They come in for the fun aspect of it, but as soon as they walk in, “Oh my god,” and they have a million questions trying to understand. It’s overwhelming. It opens their mind up; they’re going, “What is this?” And that’s really fun, that’s what I love. Because then they see the whole ecosystem, we have the desert tortoise that eats the native mallows, willows… people will come in and ask, “What does your tortoise eat?” Well, it eats what’s in the desert. “What do you feed it?” The willows and the mallows. And in the winter, he goes into hibernation. When everything is asleep, he goes to sleep and then we don’t have to feed him until springtime. It works for a reason! My boys had to learn that, they would say “We got lettuce for Lunar!” He eats the desert! He’s a desert native. And people are throwing lettuce our their windows when they see a tortoise. That’s a block for people. Our chickens, they know when those plants have insects and they are all over it. Our goats – those are Tennessee goats, they’re not native goats – the goats’ excrement is a natural fertilizer for our soils. If you get it rolling, it’s easy to maintain. And if you stick with the native plants, then you really have an easy time maintaining because it’s already adapted.

People will say, when they plant a native plant, “Should I amend the soil?” You shouldn’t have to because that’s a native plant going into a native spot. I know sometimes there’s bad soil because there’s been construction and you have to supplement the soil because it’s in a construction zone. But not typically. Usually, it’s a desert-adapted desert native and it’s so important for so many reasons for people to understand that and not go, “Well, I want lush.” And you can do lush. For every question I get about non-natives or invasive plants, we have a sheet that is its opposite that is native. When they’re looking for the hedging like the oleanders or the fichus hedge, we have sugarbushes, we have olive trees, you have other options. Your brain is like, “That’s not what I was thinking of,” but it does the same exact thing that you’re trying to get to.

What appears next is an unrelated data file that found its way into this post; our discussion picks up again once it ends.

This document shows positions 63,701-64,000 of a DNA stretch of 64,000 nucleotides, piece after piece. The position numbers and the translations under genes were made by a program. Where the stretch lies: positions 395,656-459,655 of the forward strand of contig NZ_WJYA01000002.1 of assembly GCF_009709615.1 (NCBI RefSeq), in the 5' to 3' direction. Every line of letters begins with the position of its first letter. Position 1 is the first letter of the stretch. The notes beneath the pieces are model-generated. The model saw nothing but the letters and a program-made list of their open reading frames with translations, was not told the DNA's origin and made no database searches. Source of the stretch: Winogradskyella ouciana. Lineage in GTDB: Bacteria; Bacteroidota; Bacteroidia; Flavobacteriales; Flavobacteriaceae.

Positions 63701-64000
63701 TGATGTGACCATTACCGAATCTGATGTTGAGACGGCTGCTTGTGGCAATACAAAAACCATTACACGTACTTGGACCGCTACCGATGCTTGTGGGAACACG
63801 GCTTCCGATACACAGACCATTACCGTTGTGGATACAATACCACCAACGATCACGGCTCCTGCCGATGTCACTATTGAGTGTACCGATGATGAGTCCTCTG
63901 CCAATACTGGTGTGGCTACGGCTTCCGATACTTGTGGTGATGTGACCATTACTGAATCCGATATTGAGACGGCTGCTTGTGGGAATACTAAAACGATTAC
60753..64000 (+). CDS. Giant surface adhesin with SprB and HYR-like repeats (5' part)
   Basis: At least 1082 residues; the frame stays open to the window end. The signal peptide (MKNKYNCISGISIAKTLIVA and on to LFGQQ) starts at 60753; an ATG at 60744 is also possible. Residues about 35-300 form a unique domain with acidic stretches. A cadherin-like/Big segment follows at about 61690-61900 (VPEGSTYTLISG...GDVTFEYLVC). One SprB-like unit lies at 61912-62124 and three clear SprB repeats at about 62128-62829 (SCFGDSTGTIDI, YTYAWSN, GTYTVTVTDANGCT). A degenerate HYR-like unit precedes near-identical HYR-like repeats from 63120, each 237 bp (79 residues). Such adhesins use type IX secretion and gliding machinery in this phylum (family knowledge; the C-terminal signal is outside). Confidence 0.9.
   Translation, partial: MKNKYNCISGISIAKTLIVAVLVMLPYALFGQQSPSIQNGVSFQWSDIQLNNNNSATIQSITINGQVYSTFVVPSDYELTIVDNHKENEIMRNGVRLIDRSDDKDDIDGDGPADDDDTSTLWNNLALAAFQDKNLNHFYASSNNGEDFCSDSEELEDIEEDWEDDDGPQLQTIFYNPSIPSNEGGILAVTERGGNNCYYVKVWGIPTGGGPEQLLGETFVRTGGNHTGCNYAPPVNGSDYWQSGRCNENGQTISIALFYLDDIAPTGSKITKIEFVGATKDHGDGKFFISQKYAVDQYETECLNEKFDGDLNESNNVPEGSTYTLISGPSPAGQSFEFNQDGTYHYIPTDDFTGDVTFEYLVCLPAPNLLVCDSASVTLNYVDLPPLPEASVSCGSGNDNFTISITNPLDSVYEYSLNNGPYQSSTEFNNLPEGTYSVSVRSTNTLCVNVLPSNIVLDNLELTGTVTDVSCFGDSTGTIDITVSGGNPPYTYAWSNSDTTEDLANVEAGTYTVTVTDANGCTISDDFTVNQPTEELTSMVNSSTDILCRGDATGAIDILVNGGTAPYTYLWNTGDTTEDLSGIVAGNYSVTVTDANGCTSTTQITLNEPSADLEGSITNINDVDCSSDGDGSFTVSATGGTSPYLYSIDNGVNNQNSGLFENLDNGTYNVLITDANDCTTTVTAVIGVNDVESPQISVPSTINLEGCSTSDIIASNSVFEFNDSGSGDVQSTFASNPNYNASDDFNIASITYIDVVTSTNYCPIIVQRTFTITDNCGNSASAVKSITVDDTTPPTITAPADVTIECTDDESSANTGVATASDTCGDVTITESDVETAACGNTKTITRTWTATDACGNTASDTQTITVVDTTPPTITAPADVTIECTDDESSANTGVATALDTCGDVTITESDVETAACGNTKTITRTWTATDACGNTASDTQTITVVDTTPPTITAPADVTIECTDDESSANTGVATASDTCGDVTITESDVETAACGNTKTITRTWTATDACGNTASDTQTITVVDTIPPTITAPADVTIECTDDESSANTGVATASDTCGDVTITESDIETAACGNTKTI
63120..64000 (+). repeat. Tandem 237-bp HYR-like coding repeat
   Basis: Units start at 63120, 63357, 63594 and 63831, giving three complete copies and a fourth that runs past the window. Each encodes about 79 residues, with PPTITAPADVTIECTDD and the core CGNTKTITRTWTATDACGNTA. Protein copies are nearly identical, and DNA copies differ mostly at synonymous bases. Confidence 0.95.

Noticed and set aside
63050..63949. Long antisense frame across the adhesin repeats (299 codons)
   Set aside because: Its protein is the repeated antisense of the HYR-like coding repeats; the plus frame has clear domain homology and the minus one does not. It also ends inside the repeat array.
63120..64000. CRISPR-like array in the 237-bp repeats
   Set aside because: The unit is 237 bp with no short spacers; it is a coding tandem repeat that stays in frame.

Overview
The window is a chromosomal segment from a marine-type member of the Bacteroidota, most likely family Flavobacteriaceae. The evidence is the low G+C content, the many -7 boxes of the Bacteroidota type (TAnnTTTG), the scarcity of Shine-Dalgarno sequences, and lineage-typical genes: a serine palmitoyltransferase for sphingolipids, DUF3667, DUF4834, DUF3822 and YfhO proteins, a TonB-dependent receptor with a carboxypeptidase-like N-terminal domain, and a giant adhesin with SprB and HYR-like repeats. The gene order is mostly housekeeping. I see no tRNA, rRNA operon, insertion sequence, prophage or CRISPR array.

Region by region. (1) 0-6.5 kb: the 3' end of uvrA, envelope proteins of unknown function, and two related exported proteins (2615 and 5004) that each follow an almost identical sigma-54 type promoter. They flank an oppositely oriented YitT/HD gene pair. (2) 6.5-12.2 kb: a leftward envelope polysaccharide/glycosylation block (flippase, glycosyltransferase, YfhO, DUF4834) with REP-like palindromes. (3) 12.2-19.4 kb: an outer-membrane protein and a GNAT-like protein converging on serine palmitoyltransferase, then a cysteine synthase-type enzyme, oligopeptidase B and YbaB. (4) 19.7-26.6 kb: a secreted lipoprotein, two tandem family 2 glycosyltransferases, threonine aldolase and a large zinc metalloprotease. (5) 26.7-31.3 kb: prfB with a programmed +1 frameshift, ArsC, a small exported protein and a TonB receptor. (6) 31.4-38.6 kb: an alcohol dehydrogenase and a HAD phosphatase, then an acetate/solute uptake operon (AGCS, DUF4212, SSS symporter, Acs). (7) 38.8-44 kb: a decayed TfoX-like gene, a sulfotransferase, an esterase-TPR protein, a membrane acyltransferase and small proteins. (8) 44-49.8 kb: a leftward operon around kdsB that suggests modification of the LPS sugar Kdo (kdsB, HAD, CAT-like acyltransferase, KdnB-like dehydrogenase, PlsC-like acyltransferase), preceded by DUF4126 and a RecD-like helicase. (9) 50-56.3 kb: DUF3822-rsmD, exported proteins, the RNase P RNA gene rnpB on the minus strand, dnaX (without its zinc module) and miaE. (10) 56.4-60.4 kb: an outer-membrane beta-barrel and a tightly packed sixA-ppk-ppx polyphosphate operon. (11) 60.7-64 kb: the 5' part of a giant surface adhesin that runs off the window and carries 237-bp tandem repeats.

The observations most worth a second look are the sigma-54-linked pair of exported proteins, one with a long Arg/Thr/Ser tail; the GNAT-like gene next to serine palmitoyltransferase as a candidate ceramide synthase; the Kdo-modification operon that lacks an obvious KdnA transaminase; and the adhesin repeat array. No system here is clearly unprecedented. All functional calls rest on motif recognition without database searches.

The majority of natives are edible. Sugarbush: when that goes not bloom, you can pluck it off, you can throw it in and you have a pot of tea. It’s lemonade, it becomes lemonade. You’ve heard of buckwheat – buckwheat tea, honey. We have a million different sages and sages have different uses, so you have this great tool to utilize your land and go into a better environment and have food and shelter uses. It’s really important to know where your food is coming from. Even our mesquites, we have native mesquite trees out here and you take those pods and grind them up and you have flour. You can make them into mesquite cakes. You can do a lot of things with it.